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'Cousin Brucie' Morrow talks about his return to WABC/770

Legendary radio personality Bruce Morrow, aka "Cousin Brucie,"

Legendary radio personality Bruce Morrow, aka "Cousin Brucie," is coming back to WABC/770 AM for a Saturday-night show, starting Sept. 5.

Completing in his words a "full circle," Bruce "Cousin Brucie" Morrow will rejoin WABC/770 AM Saturday, with the launch of "Cousin Brucie's Saturday Night Rock & Roll Party" (6-9 p.m.), which will also be simulcast on sister station WLIR/107.1 FM in Hampton Bays. 

Morrow needs no introduction, but just in case: He helped change the world during his original run on 770 (1961-74) as rock 'n roll champion and, most notably, champion of the Beatles. A short stint at WNBC/660 AM and a much longer one at WCBS/101.1 FM was followed by a 15-year run at SiriusXM which ended Aug. 1. 

An edited version of our recent chat: 

 Once and for all, let's set the record straight. How old are you? 

 I'm 84 going on 52 [but] a number is just a number. It's how the person feels and I feel wonderful. 

Did you ever think of retiring? 

 It's not in my vocabulary because when I'm ready to go I'm going to explode into 25,000 pieces. I can't stop. There's no way. And as long as this audience wants Cousin Brucie and wants the music — our music — I'll always be there. 

 Why leave Sirius which seemed like a pretty good gig?

 It was 15 very good years, I must say, [but] after about ten or 12 years I started getting a little wanderlust. I wanted something more and to complete my career circle, which is a very big circle by the way. 

 WABC has gone all talk and all conservative talk since last you were here. Does this mean you'll lean into opinions you've hidden from listeners over a 60-year run? 

The deal we have is no politics at all on my show. I will go on cold [Saturday night] and I'm going to tell my audience something like this — 'Cousins, here's what we're doing for the next three hours. No politics. No problems. No racial issues. Nothing. I just want you to relax. Nothing! I just want you to relax and be yourself, and we're going to escape a little bit.' That's what the audience wants from me … I mean I can't even favor the Mets against the Yankees. I have to be careful. I don't want to upset anybody.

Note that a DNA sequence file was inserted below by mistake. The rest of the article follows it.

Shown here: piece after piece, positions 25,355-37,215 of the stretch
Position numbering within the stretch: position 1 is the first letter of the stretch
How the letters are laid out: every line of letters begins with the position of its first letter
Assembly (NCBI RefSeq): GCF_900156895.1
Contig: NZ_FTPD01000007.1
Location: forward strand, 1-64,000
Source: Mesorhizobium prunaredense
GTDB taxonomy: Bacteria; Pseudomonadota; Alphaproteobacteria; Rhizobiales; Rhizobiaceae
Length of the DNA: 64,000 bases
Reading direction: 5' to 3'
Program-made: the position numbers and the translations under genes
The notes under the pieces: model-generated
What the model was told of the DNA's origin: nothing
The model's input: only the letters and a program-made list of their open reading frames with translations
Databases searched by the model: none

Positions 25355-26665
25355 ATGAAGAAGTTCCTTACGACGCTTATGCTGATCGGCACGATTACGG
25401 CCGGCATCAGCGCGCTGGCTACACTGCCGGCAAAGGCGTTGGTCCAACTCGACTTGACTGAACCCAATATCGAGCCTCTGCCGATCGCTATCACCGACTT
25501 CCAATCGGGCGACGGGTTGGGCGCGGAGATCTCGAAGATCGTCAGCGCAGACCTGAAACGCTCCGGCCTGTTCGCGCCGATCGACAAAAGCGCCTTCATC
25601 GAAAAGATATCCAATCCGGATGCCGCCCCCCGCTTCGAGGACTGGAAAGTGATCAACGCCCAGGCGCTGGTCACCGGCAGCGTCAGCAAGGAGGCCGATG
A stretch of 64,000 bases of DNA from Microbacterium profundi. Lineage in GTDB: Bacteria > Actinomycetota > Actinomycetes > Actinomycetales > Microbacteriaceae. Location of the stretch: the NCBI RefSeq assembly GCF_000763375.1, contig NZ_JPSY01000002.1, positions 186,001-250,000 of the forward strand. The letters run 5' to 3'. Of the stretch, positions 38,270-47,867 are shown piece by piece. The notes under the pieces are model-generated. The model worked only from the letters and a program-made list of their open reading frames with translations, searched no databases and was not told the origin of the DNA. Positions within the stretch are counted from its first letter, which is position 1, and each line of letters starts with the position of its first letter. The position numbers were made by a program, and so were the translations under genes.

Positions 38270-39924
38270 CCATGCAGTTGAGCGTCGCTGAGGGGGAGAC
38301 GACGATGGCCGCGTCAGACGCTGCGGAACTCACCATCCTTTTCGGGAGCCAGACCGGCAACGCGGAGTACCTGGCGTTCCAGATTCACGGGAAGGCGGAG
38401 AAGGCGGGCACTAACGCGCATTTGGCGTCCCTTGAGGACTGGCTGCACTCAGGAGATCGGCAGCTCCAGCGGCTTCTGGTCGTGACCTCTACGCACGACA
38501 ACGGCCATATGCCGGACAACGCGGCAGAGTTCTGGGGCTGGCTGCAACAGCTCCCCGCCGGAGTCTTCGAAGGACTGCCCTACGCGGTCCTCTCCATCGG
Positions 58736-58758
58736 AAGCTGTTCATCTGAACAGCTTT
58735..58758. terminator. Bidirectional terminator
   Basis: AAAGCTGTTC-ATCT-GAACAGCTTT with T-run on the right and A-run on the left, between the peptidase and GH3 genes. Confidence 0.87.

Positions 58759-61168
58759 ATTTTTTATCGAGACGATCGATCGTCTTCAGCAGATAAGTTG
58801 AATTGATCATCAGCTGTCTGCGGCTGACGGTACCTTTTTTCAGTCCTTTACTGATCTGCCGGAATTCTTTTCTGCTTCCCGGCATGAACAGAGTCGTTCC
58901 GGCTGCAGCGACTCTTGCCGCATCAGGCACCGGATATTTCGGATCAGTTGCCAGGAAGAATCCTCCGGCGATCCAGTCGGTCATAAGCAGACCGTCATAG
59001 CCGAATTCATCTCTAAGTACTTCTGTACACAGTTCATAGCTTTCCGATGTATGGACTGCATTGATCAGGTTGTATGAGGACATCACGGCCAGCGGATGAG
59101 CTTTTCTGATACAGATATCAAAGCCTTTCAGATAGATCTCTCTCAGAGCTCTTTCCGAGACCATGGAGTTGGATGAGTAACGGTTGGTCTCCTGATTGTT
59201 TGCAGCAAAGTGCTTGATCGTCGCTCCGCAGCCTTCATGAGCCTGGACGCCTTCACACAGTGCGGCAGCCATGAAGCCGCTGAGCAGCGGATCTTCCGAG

You certainly do know your fans — many of whom have been with you all these decades. 

I learned a long time ago, Cousin Verne, to talk to people like I'm talking with you right now. Over the years [fans] keep calling me and you get to know who they are. 'Oh hi Mary,' and I know who Mary is. I can picture Mary. They'll send me their happiness or their sadness. I'm very involved with their lives. 

Indeed, but will they follow you back over to terrestrial radio — and AM no less which is having its own particular problems right now? 

 So-called terrestrial is in a state of flux [but] because of technology, a radio can sit in your back pocket [and] if you are in Los Angeles or down in Mexico City you can still hear Cousin Brucie. Or you can go to Alexa. It's called connectivity and boy, in this climate do we ever need something basic, something to put our feet on. We're all so anxious, nervous, and here is a way of connecting again with somebody they have a good warm feeling for and they know this person has a warm feeling for them … We are in deep trouble but every once in awhile we come across these little tiny bits of light and I'm going to be one of those tiny bits of light. 

 By the way, what is the secret to your happiness? 

 My mom and dad taught me to respect people, to love people when they deserved it, to be involved and never be afraid to be involved. I am not afraid to be involved in people's lives. I crave it. I want it very badly. I care about what I'm doing. I care about my music, and I care about this audience.

 Tell me about the show. Did I read somewhere you're gonna play some stuff from the '80s?

You know, at first I was — it is 2020 after all — but within 24 hours my mind was changed by [my] audience on social media. They screamed — 'everybody's doing '80s. We want 50s, 60s, 70s! That's where you belong! …' So that's what's gonna happen … They also want jingles [and] reverb, or that echo from years ago. They want the warmth the echo gives. At first I wasn't going to do it — corny! nobody does that anymore! — but you know what? Vox populi. 

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